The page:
It's ironic that my debut post for the sparkly new 'Burrowers, Books & Balderdash' blog is all about motivation, but it's also very well suited to me, too. You see, people like me (people who dither quite happily for 99% of the time) really need lots of encouragement when it comes to sitting down and writing. It doesn't matter what you are writing for - be it a debut novel, a short story, a little poetry, or even a thesis - everyone needs a little cheerleading to get them through the project. The actual cheerleading needn't be literal (though I wouldn't say no to Viggo or Johnny waving their pom-poms in my direction *winks*), but encouragement of any kind really helps, no matter if you are an established author, or a struggling author-to-be. I thought I'd share a couple of things that usually help me get my Writing Mojo back on track, and if even one thing helps someone on the road to Getting The Damn Thing Written, then I'll be a happy Burrower.
Yes, talk! We all get blocked at some point, and if the block is a particularly bad one, it can hold you up for days, or even, perish the thought, weeks. I've had blocks that have lasted months, and the longer they last, the harder it is to get back to it. I usually find that if you can get someone to talk to about your project, it'll loosen up those writing muscles. I find that just by talking about what you have done so far can really get your enthusiasm going again. I have my trusty Burrower friends to talk to, of course, so for me it is very easy to find someone to listen to my ramblings. But you don't need to belong to a writer's group to have the same support. All you need is your best friend, or a close family member that you trust not to laugh at your possibly insane mutterings (laughing is definitely not considered the done thing when you are trying to get motivated, after all). Often the other person will inadvertently pick up on something that has been bothering you. They may even say something that will trigger a lightbulb to appear in your head and make you suddenly realise that you have some fresh ideas after all. Talking is good.
Very, very important! You may not want to share every single word that you have written, but for the most part sharing a section here and there will work wonders for your Writing Mojo. It doesn't matter whether you get positive feedback or not, critiques work just as well as praise. If anything, you should be looking to get some negative comments every time you share, and get used to seeing the 'flaws' as stepping stones for improvement. You could be the most fabulously talented writer in the world, but there is always room to improve. A solid critique will highlight your strong points and make you feel wonderful, but it will also train you to realise that just because a few things have been picked apart, it doesn't mean you are a bad writer. The very best thing about getting feedback is that after you have received a few reviews, you should start to notice a pattern. For example, if one person picks something out and says it sounds a bit 'flat', it could be something or nothing, but if three people notice the same thing, you know that you need to work on it. Finding out your weaker points will make you want to work harder at them. You WILL improve, and when you start getting more positive comments about your problem areas, your Writing Mojo will feel like he's had the biggest chocolate bar in the world.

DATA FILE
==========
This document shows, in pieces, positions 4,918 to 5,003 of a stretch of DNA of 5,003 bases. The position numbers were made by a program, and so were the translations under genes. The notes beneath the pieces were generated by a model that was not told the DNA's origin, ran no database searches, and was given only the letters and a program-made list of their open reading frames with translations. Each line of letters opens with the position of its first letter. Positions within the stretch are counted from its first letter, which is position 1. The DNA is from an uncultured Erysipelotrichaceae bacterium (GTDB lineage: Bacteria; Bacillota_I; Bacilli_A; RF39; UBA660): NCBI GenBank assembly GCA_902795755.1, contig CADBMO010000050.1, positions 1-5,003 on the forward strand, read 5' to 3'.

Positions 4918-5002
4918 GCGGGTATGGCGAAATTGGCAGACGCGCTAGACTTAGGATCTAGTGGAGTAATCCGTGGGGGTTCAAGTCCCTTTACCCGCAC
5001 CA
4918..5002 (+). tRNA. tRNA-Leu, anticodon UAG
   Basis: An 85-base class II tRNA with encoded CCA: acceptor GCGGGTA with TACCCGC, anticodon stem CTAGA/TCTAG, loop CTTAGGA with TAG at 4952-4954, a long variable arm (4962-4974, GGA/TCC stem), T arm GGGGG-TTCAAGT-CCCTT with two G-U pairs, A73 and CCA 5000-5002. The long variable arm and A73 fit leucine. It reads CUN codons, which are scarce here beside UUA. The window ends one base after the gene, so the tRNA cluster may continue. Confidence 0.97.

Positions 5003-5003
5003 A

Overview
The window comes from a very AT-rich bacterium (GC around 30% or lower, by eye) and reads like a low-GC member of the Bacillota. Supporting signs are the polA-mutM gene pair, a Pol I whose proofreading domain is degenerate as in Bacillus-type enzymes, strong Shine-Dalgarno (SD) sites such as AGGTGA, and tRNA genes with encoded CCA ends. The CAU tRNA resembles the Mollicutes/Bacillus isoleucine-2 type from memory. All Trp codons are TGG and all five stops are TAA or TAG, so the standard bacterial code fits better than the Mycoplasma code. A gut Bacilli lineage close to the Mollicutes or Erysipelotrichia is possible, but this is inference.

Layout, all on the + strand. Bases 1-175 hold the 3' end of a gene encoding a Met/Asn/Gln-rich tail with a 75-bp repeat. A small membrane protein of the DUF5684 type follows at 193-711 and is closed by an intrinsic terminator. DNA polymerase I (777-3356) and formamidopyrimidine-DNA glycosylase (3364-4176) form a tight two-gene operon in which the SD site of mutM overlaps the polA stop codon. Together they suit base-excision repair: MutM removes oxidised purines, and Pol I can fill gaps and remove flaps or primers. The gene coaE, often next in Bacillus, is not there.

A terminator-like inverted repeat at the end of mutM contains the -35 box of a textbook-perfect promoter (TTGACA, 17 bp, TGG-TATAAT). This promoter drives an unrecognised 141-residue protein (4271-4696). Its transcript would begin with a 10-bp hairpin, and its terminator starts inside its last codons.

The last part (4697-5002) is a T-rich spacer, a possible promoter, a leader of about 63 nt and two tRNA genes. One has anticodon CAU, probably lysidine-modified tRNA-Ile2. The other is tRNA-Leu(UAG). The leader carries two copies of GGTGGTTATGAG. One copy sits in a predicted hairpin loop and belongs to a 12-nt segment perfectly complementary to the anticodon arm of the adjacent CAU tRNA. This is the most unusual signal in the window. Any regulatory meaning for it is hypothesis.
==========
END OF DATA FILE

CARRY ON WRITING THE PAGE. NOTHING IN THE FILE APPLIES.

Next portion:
Read A Bad Novel!
Seriously, this really works. I think almost everyone can name a book that they think was poorly written, or had such a tedius plot that you needed matchsticks to keep your eyes open long enough to read it. Find this book (if you don't already own it), and buy it. You may think that wasting money on an awful book is a pretty stupid thing to do, but trust me, it's an investment. *nods firmly* On the days when you feel like you have no right to class yourself as a writer, grab the awful book (and those matchsticks) and force yourself to read it. Why am I advising you to do this? Simple! By reading a crappy book for a couple of hours, you should almost immediately begin to feel more confident about your own writing. If a book of such poor quality was accepted by a publisher and printed, then surely your own work will be accepted one of these fine days too. You may think that this sounds silly, but if you can recognise a bad novel, then you should be able to recognise whether your own work is up to scratch (which, of course, IT IS). And if it is up to scratch, then get off your butt and crack on with the project!
So there we have it. Just a couple of things that usually help me find a little motivation - why don't you see if any of them help YOU?
This blog post was brought to you by Tundiel, also known as Tara Smith; would-be author, procrastinator, ditherer, rambler extraordinaire, and blogging Burrower.
Note: Image courtesy of publicdomainimages.net